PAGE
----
With the help of PET, researchers at the University of Michigan Medical School have found more evidence that depression has its roots in specific alterations within the brain, particularly in the endorphin system that is a central part of the brain’s natural pain and stress reduction capability.
With the help of PET, researchers at the University of Michigan Medical School have found more evidence that depression has its roots in specific alterations within the brain, particularly in the endorphin system that is a central part of the brain's natural pain and stress reduction capability.
The researchers also found significant variation among individuals with depression that seems to be linked to whether the patients respond to an antidepressant medication.
Previous studies have found differences in the stress response system of both the body and the brain among people with depression. But this is the first time that specific differences in the μ-opioid system have been shown between people with depression and those without, according to the study (Arch Gen Psych 2006:63;1199-1206).
Susan Kennedy, Ph.D., a member of the U-M Molecular and Behavioral Neuroscience Institute, and colleagues evaluated 14 women with major depression and 14 healthy women. The women with depression were not taking antidepressants when the study began.
Each subject was asked to recall a very sad event in her life while undergoing PET imaging with radiolabeled carfentanil. Carfentanil is a drug that binds to the same receptors on the surface of brain cells that μ-opioids, or endorphins, bind to. The women also were scanned during a neutral emotional state.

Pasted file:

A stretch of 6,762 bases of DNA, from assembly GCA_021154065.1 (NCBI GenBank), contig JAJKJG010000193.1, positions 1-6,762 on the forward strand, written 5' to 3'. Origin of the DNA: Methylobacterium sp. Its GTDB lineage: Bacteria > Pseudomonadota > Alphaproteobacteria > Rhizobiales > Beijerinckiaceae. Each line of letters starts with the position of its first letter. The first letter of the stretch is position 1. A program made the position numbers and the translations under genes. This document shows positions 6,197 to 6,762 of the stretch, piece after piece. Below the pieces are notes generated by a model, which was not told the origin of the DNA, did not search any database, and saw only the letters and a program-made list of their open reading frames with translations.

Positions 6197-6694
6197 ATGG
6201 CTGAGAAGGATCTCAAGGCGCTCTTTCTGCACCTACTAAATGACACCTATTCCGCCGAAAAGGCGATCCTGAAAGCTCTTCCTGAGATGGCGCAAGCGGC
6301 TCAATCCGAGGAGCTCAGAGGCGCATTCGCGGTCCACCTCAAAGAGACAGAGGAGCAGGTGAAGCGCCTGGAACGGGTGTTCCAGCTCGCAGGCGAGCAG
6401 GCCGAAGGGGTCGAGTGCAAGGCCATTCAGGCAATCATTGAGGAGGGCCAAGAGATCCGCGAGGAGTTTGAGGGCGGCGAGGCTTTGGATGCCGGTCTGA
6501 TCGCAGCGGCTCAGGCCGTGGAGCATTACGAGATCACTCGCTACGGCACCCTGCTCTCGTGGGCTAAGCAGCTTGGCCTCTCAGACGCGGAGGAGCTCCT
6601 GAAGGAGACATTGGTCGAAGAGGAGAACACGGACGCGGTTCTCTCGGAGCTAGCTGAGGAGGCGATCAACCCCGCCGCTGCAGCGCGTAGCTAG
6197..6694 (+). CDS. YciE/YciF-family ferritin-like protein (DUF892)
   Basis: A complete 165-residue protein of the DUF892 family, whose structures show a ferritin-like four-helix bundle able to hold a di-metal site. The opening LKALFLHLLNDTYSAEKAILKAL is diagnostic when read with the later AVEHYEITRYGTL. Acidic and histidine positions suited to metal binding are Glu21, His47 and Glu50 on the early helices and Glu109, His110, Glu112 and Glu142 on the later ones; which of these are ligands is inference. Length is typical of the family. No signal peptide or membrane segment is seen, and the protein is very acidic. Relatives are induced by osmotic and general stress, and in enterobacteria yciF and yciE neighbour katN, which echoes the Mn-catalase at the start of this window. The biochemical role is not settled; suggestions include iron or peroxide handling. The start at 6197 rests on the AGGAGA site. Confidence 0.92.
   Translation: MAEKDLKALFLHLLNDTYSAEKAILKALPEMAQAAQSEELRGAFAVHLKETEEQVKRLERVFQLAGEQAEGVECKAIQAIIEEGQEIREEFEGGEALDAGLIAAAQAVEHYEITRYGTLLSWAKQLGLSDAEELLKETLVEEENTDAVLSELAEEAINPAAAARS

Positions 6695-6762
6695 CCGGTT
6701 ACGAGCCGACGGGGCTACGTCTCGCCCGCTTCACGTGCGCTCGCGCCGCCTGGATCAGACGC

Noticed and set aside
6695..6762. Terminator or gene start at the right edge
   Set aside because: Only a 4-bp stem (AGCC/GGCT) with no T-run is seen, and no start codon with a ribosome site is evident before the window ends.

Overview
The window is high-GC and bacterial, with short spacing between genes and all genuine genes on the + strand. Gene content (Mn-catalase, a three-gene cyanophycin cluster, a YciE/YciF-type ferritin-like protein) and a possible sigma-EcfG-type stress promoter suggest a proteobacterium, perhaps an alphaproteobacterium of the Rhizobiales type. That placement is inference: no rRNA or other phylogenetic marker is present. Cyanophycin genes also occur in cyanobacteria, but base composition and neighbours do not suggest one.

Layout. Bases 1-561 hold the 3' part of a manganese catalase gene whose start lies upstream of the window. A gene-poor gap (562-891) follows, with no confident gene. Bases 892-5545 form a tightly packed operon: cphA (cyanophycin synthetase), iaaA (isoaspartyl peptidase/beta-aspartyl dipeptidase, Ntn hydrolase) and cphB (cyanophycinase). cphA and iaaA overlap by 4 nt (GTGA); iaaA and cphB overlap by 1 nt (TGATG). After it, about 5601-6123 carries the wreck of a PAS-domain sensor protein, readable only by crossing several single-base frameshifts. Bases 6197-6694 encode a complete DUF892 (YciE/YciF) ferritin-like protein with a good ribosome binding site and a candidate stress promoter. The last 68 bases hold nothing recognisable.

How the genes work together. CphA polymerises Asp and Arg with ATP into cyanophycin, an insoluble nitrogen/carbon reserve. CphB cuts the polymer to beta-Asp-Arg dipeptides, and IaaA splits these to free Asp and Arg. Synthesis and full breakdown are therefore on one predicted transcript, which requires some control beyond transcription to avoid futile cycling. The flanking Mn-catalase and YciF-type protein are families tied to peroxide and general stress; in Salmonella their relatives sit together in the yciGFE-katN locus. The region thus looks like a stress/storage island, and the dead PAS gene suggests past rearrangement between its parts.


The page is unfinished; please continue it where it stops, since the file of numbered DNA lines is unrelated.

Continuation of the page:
Just before the PET imaging, subjects had their blood tested to measure levels of two hormones that are released in response to stress.
During the sadness challenge, the nondepressed women did not show any activation of their μ-opioid system, but activation in the depressed women was significant. The level of that activation correlated with the intensity of the negative emotional state brought on by the sad memories. Among the nondepressed women, the μ-opioid system was actually less active in some parts of the brain than it had been before they recalled sad memories.
Researchers also found that the μ-opioid system was overactive in women with depression even at baseline, when they weren't being asked to recall sad memories.
"This work gives further evidence of individual differences in brain mechanisms that are altered in major depression," said senior author Dr. Jon-Kar Zubieta, an associate professor of psychiatry and radiology at U-M. "We found these differences in the response of the endogenous opioid system. Some women, but not others, with major depression, showed exaggerated responses in this system when undergoing an emotional challenge."
The depressed women were then prescribed an antidepressant drug and reported regularly about their depression symptoms for the next 10 weeks. Those whose depression hadn't eased by the end of the first month received a prescription for an increased dose of antidepressant.
Compared with women who did not respond to medication, those who did had far lower μ-opioid responses in the rostral anterior cingulate, which is involved in mood regulation and the integration of sensations and emotions.
"Women who had more pronounced responses in their stress response mechanisms during brain imaging also showed alterations in hormones, like cortisol, that are sometimes oversecreted in depression," Zubieta said. "In addition, these women responded poorly to treatment with medication."
The new findings add the μ-opioid system to the list of brain systems that appear to be altered in depression. Others include the corticotrophin-releasing hormone system and those involved in noradrenaline, dopamine, and serotonin production.
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